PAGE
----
Crash into liquor store results in curbside service for time being

Crash into liquor store results in curbside service for time being

The Westerly Sun

NORTH STONINGTON — Those planning to purchase alcohol through Stateline Discount Liquors will get treated to curbside service over the next few weeks after the facility was heavily damaged Saturday when it was struck by a drunken driver.

The building, at 270 Clark Falls Road and also known as the Cork and Barrel Liquor Store, sustained more than $40,000 in damage early Saturday evening when a 2012 Dodge Charger driven by Rhode Island resident Katrina Oliver drove into the building and struck a corner support column, compromising the safety of the facility, Connecticut State Police said.

But for Westerly resident and store owner Brett Marggraff, who said he made the decision to offer the curbside service after speaking with building inspectors, dealing with the challenge is a small price to pay knowing that everyone walked away unscathed.

“Everyone was safe, that’s the most important thing,” Marggraff said in a phone interview Monday. “It is definitely scary to think about what could have happened. One of my employees had walked through the cooler door where the crash occurred just 15 seconds before. She was lucky not to have been crushed.”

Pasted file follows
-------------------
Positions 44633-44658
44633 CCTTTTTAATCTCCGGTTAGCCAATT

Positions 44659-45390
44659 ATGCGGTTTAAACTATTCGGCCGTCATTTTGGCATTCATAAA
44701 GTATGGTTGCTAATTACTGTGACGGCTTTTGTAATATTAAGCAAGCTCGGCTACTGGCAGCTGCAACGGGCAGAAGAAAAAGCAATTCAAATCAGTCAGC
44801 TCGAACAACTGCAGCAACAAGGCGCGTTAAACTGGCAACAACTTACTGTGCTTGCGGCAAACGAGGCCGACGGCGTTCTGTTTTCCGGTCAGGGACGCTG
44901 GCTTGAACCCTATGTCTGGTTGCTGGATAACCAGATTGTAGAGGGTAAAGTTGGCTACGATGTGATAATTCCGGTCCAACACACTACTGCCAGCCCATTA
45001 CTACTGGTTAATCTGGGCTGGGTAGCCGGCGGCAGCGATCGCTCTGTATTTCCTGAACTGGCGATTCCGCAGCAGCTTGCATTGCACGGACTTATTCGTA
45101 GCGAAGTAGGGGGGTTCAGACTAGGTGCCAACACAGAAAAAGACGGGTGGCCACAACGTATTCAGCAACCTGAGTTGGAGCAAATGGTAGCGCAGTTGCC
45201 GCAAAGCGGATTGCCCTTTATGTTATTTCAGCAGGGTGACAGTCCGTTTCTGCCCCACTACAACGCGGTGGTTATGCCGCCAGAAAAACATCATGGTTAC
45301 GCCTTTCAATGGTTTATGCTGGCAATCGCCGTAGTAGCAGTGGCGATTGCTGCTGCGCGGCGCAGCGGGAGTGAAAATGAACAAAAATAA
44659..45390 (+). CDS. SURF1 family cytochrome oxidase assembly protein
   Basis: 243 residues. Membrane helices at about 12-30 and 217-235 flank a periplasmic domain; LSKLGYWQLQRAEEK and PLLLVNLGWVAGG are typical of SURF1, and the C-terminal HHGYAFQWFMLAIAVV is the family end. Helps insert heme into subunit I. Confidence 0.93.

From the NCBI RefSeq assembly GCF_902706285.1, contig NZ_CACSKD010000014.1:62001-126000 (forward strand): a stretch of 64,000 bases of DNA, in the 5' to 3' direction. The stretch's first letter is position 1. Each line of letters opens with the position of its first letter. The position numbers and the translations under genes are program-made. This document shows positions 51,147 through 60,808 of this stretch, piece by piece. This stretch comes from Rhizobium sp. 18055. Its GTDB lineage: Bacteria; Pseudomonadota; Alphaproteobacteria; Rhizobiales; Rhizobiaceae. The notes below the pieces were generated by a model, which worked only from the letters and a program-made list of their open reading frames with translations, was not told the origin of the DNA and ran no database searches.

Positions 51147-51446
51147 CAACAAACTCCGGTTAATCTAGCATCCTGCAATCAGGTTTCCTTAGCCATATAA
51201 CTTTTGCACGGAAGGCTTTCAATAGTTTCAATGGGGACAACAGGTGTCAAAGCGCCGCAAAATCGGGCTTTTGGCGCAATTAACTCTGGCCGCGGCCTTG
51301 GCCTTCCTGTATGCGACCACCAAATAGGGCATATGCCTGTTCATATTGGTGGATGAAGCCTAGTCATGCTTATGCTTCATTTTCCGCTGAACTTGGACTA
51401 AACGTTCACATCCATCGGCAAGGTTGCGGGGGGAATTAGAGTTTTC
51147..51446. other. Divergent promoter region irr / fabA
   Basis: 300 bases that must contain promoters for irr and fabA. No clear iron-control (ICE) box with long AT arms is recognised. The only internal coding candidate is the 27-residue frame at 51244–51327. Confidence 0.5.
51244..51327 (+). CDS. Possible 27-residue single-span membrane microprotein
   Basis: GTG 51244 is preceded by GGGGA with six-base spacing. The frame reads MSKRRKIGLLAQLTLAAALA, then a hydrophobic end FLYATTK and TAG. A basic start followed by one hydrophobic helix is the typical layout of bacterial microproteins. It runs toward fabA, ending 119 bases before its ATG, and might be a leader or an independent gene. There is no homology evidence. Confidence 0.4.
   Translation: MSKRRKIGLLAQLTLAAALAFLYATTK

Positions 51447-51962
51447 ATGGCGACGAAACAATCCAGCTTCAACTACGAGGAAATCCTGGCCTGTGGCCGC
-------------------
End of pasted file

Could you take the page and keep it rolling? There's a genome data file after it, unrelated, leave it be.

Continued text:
State troopers, fire officials and building inspectors were called to the store just before 4 p.m. with reports of a car that crashed into a building, according to an accident report from State Police. Troopers arrived to find Oliver, 48, of West Kingston, had driven head-on into the store, damaging a support column in the process.

Oliver showed signs of intoxication, police said, and failed a series of field sobriety tests before being taken into custody. She was released after posting a $500 bond and is expected to appear for arraignment at New London Superior Court on Sept. 5.

No injuries were reported, police said, and the business was temporarily closed while an investigation was conducted.

Marggraff said the building inspector determined the building was no longer safe for customers. He said he has begun cleaning up the mess and has spoken with two local contractors who estimated repairs to cost between $40,000 and $50,000.

No timeline has been set for when repairs would be complete, but Marggraff said his insurance company has moved quickly to assist in addressing the damage and he anticipates it would “likely only be a few weeks.”

“We will make the repairs and reopen as quickly as possible. I don’t foresee this taking too long, we’ve already got the ball rolling,” he said.

In the meantime, the business will remain open during regular hours with a unique plan that involves employees bringing the product to customers, he said. While customers are unable to enter the facility, Marggraff said employees will be on standby to take their orders and bring back the items requested.

“Right now we are simply trying to share the message that yes, we are open,” he said.


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